Women shut out of education meetings in Afghanistan

The director of an all-girls’ school in Kabul cannot attend the weekly Taliban committee meetings on education because they are for men only, the New York Times reported.

The educator, whom the Times identified by her first name only, wanted to attend those meetings to learn about how the Taliban will shape girls’ education. But the Taliban turned her down and told her to send a male representative.

It’s just one more incident in the increasing bleak picture for girls’ education in Afghanistan. Even before the evacuation of United States forces this summer, a terrorist bombing in May destroyed Sayed Ul-Shuhada High School and killed many girls.

The Taliban has conveyed it will limit educational freedoms that women and girls have enjoyed over the past two decades. During the American occupation, women started studying business and government and pursued careers in medicine and law. The female literacy rate also jumped to 30 percent. Back when the Taliban ruled from 1996 to 2011, women and girls were barred from attending school.

On Saturday, schools reopened for grades seven through 12. But only boys were summoned to the classroom. The girls stayed home. —MW

The Emmys make history for Netflix, but no breakthroughs for diversity

The 73rd Primetime Emmy Awards ceremony took place this week, returning to an in-person format for the first time since the pandemic began. A small number of celebrities were on hand in a setting that was technically outdoors. The stars gathered under a tent that included several chandeliers hanging from the ceiling.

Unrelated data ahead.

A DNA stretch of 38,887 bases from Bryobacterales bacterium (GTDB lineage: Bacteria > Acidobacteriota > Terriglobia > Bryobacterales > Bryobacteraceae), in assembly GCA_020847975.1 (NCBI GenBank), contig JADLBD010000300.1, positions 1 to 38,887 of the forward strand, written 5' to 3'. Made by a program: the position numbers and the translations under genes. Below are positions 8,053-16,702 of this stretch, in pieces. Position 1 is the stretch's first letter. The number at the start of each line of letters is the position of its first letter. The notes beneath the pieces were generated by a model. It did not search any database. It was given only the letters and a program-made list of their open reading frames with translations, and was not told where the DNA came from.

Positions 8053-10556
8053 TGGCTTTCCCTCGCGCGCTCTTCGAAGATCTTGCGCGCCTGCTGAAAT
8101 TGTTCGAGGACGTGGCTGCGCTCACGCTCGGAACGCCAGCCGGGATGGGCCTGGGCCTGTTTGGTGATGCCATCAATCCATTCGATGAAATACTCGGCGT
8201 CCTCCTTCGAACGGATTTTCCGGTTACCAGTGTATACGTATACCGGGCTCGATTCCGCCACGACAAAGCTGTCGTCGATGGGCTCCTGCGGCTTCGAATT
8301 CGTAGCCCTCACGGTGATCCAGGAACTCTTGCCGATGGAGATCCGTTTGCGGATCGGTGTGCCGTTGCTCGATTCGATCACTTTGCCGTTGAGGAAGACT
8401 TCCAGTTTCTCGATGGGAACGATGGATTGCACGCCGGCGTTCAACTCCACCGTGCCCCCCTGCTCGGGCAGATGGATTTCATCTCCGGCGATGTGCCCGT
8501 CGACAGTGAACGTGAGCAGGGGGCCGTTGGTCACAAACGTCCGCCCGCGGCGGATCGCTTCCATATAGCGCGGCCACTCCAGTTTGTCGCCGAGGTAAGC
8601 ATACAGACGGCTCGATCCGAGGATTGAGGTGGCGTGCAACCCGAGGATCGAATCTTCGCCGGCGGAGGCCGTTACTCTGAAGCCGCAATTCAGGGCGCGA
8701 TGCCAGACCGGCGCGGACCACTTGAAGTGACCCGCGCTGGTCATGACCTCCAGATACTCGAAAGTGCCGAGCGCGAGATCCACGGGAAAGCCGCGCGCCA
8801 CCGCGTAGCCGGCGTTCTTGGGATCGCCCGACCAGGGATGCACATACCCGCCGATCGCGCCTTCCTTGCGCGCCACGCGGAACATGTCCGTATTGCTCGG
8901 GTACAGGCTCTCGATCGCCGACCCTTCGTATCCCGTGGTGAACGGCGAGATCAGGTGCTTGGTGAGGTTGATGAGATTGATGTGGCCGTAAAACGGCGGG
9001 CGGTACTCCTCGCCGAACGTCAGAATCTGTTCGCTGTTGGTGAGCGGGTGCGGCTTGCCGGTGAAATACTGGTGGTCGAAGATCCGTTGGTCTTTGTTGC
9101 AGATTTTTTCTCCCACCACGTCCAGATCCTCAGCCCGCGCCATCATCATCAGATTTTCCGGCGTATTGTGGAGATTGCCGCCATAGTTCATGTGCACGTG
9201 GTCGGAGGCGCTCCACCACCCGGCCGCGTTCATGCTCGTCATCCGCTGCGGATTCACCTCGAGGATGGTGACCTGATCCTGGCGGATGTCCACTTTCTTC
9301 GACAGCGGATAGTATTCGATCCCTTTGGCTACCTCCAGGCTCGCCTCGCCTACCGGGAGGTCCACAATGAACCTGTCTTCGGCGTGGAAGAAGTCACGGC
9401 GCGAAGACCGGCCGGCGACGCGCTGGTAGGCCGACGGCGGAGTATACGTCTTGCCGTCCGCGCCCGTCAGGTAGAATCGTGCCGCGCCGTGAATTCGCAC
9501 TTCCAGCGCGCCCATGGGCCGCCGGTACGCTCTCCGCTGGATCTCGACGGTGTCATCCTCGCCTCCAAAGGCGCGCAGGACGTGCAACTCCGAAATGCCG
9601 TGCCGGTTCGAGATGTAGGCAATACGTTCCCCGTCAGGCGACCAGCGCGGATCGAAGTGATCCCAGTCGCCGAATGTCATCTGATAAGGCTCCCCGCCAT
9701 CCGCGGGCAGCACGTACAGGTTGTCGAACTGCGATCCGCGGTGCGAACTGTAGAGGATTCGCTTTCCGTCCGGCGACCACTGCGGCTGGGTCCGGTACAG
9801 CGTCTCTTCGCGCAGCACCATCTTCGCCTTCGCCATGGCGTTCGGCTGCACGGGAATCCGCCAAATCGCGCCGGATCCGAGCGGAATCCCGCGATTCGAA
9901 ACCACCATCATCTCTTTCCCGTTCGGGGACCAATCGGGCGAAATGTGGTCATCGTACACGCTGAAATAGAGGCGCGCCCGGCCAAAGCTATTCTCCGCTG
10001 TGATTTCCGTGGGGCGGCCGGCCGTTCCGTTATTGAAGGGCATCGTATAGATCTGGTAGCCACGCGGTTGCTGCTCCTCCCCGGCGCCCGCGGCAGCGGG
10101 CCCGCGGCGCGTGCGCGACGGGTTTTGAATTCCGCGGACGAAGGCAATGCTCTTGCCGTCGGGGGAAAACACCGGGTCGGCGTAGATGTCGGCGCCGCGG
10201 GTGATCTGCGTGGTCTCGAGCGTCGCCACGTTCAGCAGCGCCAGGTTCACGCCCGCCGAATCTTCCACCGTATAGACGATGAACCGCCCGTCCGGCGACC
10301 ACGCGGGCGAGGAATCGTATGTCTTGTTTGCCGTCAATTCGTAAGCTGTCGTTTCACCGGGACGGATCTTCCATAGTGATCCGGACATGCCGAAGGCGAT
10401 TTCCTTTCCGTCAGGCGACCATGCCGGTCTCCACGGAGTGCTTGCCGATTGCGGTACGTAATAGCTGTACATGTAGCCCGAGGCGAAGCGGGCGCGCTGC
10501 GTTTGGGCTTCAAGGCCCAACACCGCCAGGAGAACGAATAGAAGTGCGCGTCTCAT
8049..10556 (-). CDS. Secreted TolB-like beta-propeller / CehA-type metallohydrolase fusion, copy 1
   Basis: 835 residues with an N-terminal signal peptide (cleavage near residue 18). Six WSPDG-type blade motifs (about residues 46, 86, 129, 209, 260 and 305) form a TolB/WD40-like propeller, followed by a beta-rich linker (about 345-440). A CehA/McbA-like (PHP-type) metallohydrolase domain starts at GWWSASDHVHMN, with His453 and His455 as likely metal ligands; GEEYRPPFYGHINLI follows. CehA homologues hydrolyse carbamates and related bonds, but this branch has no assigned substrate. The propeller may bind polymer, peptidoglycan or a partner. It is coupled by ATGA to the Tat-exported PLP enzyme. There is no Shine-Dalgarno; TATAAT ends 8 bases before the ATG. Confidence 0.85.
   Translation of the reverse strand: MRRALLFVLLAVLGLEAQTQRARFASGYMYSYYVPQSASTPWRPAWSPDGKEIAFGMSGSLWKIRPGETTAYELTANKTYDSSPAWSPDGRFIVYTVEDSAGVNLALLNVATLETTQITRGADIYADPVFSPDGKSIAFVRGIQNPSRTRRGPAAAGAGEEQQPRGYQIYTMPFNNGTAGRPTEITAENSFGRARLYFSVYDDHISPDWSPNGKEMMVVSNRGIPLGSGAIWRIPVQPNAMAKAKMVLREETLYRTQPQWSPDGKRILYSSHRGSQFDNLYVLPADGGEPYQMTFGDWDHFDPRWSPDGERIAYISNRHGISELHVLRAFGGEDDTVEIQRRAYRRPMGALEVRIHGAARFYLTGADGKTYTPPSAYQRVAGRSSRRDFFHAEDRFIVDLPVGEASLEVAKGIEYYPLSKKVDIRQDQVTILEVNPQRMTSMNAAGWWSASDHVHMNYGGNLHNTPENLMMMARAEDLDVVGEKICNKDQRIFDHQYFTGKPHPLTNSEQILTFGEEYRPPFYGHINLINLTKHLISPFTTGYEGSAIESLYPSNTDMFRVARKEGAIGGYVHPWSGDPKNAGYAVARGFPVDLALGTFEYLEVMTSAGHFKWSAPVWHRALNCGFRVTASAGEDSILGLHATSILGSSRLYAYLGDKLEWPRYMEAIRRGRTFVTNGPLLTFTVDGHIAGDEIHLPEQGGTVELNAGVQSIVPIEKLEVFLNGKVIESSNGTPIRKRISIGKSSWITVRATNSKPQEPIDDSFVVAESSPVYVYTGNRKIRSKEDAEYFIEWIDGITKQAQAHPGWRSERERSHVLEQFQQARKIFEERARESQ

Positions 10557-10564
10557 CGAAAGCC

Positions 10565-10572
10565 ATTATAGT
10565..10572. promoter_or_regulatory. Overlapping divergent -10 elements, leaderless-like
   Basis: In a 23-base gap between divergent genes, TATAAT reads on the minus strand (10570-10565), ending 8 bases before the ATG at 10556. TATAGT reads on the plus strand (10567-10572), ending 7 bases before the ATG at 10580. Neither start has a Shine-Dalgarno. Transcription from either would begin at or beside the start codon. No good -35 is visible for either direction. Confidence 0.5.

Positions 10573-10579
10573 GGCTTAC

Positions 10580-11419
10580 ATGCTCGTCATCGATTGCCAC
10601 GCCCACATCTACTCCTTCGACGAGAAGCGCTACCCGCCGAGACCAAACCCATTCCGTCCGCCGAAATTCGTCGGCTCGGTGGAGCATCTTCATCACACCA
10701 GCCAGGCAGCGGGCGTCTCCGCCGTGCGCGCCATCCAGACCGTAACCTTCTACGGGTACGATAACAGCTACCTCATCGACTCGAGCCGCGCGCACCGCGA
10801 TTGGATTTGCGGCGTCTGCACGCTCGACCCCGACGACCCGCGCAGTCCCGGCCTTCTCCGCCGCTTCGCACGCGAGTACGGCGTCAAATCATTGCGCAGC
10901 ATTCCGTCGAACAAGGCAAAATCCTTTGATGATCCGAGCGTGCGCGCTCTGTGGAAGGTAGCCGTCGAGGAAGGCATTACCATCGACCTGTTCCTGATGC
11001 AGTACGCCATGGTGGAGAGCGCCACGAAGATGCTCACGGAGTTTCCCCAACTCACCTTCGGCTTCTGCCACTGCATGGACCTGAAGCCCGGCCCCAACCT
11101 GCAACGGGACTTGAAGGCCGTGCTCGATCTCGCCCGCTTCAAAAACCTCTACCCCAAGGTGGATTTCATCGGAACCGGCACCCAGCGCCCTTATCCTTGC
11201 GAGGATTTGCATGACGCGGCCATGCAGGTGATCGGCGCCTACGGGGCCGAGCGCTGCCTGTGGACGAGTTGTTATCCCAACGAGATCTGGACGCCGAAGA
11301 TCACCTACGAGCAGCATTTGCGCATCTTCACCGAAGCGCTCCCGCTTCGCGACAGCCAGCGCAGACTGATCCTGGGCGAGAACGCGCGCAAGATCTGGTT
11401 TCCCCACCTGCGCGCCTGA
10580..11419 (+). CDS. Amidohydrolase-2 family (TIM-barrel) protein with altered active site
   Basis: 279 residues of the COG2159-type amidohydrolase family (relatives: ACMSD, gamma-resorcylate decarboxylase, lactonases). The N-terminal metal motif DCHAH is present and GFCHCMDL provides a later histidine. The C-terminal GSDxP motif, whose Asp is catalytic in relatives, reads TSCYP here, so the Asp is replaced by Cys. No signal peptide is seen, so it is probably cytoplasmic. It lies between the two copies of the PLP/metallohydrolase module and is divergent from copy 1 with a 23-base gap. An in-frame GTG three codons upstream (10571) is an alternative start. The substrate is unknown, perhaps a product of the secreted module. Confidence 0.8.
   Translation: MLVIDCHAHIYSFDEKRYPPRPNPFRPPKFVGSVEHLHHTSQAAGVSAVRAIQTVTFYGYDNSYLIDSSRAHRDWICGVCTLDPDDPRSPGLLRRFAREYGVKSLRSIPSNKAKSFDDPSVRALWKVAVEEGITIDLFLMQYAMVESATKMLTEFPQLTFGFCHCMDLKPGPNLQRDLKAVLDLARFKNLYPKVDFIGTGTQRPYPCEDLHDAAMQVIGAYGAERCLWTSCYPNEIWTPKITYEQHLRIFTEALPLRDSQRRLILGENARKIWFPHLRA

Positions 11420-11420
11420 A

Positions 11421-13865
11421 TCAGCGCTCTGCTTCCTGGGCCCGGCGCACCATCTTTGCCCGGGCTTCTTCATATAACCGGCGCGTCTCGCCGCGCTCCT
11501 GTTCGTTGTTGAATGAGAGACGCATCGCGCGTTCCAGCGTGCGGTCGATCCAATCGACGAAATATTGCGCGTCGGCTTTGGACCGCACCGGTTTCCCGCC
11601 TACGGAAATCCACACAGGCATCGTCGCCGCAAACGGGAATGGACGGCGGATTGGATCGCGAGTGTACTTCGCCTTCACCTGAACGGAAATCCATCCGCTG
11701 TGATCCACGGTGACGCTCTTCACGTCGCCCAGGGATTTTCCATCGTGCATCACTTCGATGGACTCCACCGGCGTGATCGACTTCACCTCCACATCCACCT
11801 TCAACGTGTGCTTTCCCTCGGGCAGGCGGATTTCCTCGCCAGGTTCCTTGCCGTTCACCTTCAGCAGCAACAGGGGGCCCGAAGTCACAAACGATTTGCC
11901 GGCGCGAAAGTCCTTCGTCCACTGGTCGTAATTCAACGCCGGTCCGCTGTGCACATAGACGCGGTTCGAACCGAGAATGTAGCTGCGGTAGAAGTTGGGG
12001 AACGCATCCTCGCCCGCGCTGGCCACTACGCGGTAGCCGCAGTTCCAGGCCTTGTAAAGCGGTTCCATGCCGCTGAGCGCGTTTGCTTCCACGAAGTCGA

As expected, The Crown was the big winner of the night, taking home seven awards, including acting prizes for Oliva Colman, Josh O’Connor, and Tobias Menzies, who play Queen Elizabeth II, Prince Charles, and Prince Philip, respectively. Emma Corrin, who plays Princess Diana, was nominated in the same category as Colman, so the veteran actress’ win meant Corrin went home without a statue. The Crown also won best drama series, a first for Netflix.

The heartwarming Ted Lasso won four statues, including best comedy series and best comedy actor for Jason Sudeikis. The limited series Mare of Easttown won three statues, including an acting prize for star Kate Winslet, and for Evan Peters in a supporting role. The award for best limited series went to The Queen’s Gambit, another Netflix offering. The show’s executive producer, Scott Frank, recently ruled out a second season for the hit show.

Although history was made from a streaming standpoint, critics noted that none of the acting awards went to people of color. —MW

Pfizer expects to have vaccine efficacy data for 5 to 11-year-olds by the end of the month